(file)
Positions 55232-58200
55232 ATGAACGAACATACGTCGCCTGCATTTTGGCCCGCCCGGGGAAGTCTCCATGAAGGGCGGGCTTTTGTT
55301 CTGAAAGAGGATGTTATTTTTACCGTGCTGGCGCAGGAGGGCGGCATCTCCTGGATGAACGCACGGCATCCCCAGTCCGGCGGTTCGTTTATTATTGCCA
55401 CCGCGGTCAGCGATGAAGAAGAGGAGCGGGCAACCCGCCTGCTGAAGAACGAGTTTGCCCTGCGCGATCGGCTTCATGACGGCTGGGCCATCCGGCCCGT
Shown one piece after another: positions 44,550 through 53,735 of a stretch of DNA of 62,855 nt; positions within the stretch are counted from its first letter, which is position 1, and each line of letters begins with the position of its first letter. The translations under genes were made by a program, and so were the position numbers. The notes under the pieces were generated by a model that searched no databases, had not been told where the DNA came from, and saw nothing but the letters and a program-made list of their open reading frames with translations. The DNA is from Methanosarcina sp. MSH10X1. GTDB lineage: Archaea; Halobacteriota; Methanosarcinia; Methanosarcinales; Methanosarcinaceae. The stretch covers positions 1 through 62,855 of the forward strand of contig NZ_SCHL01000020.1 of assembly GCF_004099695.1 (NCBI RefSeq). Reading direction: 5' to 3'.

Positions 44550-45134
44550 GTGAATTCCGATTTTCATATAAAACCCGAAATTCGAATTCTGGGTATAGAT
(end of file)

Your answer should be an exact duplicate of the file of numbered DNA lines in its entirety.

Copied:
Positions 55232-58200
55232 ATGAACGAACATACGTCGCCTGCATTTTGGCCCGCCCGGGGAAGTCTCCATGAAGGGCGGGCTTTTGTT
55301 CTGAAAGAGGATGTTATTTTTACCGTGCTGGCGCAGGAGGGCGGCATCTCCTGGATGAACGCACGGCATCCCCAGTCCGGCGGTTCGTTTATTATTGCCA
55401 CCGCGGTCAGCGATGAAGAAGAGGAGCGGGCAACCCGCCTGCTGAAGAACGAGTTTGCCCTGCGCGATCGGCTTCATGACGGCTGGGCCATCCGGCCCGT
Shown one piece after another: positions 44,550 through 53,735 of a stretch of DNA of 62,855 nt; positions within the stretch are counted from its first letter, which is position 1, and each line of letters begins with the position of its first letter. The translations under genes were made by a program, and so were the position numbers. The notes under the pieces were generated by a model that searched no databases, had not been told where the DNA came from, and saw nothing but the letters and a program-made list of their open reading frames with translations. The DNA is from Methanosarcina sp. MSH10X1. GTDB lineage: Archaea; Halobacteriota; Methanosarcinia; Methanosarcinales; Methanosarcinaceae. The stretch covers positions 1 through 62,855 of the forward strand of contig NZ_SCHL01000020.1 of assembly GCF_004099695.1 (NCBI RefSeq). Reading direction: 5' to 3'.

Positions 44550-45134
44550 GTGAATTCCGATTTTCATATAAAACCCGAAATTCGAATTCTGGGTATAGAT